Belgium has three official languages. Living in the north of the country – you speak Dutch, living in the south – you speak French, living close to the German border – you speak German. Bruges is in the north part of Belgium, so I living here, learned Dutch. Is it hard to speak this language? How long does it take to learn it to the point of speaking? Where did I go to school? How did I like it in general?
First of all I think it’s necessary to learn the language of the country you live in. While lots of people think that English is enough, because everywhere you go everyone speaks English better or worse, the official language of country is anyway better received. People will look at you differently at lots of places (bank, city hall, post office, shops) if you attempt to try to speak their language. I don’t know maybe they even respect you a little more, just because you’re trying. Here in Bruges it’s not that much of a big deal, because this town if full of tourists. And yet I still learned the language. I felt like it’s absolutely needed for living here. If you’re planning to stay for a while of course, if you only come for 2-3 years then maybe you could survive with English only. But even then, go to school and starts Dutch course, just because it may be very interesting.
I believe there are lots of schools around to learn Dutch (it’s called Dutch for foreigners) wherever you live in Belgium. Here in Bruges I went to SNT school, based on Arsenaalstraat in the center of the town. They teach different languages there and not only. You could find cooking class, photography class, business managing class etc. They have day courses and evening courses, I will focus on the evening ones, because I attended those.
Dutch class has 10 levels. Level 7 and 8 finish with an exam (7 – oral and 8 – writing), afterwards you could get a paper that allows you to go and study on University here or College.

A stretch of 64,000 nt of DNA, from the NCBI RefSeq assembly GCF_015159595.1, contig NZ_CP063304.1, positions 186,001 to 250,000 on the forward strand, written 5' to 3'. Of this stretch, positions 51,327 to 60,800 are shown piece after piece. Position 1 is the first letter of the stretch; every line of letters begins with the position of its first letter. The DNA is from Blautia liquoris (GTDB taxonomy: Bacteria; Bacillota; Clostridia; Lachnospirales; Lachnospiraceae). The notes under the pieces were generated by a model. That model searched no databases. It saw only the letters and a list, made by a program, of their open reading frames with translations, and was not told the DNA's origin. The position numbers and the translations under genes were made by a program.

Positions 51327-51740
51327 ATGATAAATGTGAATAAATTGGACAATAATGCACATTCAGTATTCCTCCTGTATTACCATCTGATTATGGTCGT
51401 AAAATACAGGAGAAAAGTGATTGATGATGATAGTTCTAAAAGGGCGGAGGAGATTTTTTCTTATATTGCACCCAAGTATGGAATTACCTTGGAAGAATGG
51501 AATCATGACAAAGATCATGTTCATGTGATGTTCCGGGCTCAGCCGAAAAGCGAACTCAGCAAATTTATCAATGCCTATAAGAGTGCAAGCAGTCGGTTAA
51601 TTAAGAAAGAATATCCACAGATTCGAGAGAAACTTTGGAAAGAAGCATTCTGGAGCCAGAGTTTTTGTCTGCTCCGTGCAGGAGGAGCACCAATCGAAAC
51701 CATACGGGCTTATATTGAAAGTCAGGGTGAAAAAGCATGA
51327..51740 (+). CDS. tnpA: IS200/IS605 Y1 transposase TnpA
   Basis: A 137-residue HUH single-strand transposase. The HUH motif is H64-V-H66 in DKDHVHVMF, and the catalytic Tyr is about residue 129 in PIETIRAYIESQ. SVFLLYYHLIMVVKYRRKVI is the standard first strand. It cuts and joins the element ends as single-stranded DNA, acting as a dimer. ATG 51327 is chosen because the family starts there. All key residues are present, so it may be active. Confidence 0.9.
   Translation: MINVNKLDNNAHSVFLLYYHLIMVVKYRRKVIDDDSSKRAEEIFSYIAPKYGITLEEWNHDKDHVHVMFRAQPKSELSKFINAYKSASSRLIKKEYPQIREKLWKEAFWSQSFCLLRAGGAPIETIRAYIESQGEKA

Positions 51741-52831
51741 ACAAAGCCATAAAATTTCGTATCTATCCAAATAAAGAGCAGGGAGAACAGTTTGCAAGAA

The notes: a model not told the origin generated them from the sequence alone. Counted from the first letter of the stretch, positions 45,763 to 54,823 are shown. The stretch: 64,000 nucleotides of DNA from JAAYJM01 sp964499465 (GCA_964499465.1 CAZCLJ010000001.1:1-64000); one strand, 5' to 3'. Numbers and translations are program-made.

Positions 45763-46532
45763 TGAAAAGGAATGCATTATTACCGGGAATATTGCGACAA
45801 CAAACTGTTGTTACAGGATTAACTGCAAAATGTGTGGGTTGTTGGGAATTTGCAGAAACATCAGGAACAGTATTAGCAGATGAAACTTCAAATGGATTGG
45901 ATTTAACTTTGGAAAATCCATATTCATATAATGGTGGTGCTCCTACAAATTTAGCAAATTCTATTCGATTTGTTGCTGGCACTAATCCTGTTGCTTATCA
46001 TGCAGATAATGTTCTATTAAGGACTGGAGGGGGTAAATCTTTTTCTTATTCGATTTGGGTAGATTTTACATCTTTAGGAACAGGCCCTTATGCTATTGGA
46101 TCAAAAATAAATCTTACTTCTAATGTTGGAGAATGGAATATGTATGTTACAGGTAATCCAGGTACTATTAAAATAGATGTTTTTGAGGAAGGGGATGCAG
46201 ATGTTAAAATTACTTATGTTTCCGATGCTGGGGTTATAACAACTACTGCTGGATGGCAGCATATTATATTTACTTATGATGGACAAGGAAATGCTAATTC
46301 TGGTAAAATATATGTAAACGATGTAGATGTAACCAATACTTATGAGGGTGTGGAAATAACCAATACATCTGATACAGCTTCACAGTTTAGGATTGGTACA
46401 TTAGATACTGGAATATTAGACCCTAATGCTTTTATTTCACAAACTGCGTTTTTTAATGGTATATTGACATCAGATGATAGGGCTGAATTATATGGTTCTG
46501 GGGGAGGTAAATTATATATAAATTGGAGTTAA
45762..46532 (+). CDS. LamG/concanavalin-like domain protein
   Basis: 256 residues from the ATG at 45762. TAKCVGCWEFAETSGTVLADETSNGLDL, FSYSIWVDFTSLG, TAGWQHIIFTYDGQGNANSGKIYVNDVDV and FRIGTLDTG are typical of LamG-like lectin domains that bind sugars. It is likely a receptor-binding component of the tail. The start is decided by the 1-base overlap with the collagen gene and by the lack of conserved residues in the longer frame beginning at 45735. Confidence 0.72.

First 6 levels are the base, I would say. After them you could speak Dutch on a certain level, you know most of the necessary grammar and lots of vocabulary. Levels 1-6 you can attend at the regular tempo courses (one semester = one level – if you attend in the evenings like me) or the fast one, as I did (one semester = two levels – if you attend in the evenings). You go to school twice per week and spend there around 3.5 hours. Classes start at 18:00, finish at 21:30 – 21.45, depending on the level. Around 20:00 there is a 10-15 minutes break. Many people finish their Dutch course after level 6. However I recommend to go further.
Levels 7 and 9 are focused on speaking, levels 8-10 on writing. Each level takes one semester and in evening system there is no possibility to make it faster. Some people do two levels at once, but that may not be possible due to the weekly schedule. Normally you go to school once per week, some weeks twice per week, but you have a lot of exercises to make on the online platform, which will take you some time. Those exercises also count for the final result, so you really have to make them.
School costs about 75-95 euro per level, depending on the level, and books are included in the price. You can also get refunded if you go to VDAB and ask for it. They will guide you through the process.
Teachers at school are very nice, you normally get one teacher per semester and they try to give different teachers so you almost never end up having the same ones from before. There are parties once-twice per year, other interesting activities, movie nights, trips. School also has a library, where you can borrow books, whenever you feel like you can read in Dutch already. You are most probably going to meet there people from lots of different nationalities, make new friendships, also very possibly meet people from your country. Interesting thing is that at the Dutch class you not only learn the language but also a bit of culture of Belgian people. I find it fascinating to learn about other cultures, habits.
Keep in mind that at school you’re going to learn the pure Dutch, while people speak lots of different variations of it. Each city, each town, even each village may have a little different dialect, sometimes way far different from what you learn at school. But if you ask people to speak nice Dutch, they will most probably do that for you, unless they are old people who don’t really know the school type of Dutch. Then you’re a little doomed 🙂
So that would be all in this topic. I personally finished school education on level 9 and didn’t find good weekly schedule to follow the last level. But I speak relatively good Dutch, I use it on everyday life, with people I work for, at shops, banks and other institutions. Not at home, at home it’s English, since we are so used to speak this language we cannot imagine using any other. I hope this post will inspire some of you to learn new – useful for everyday life – language.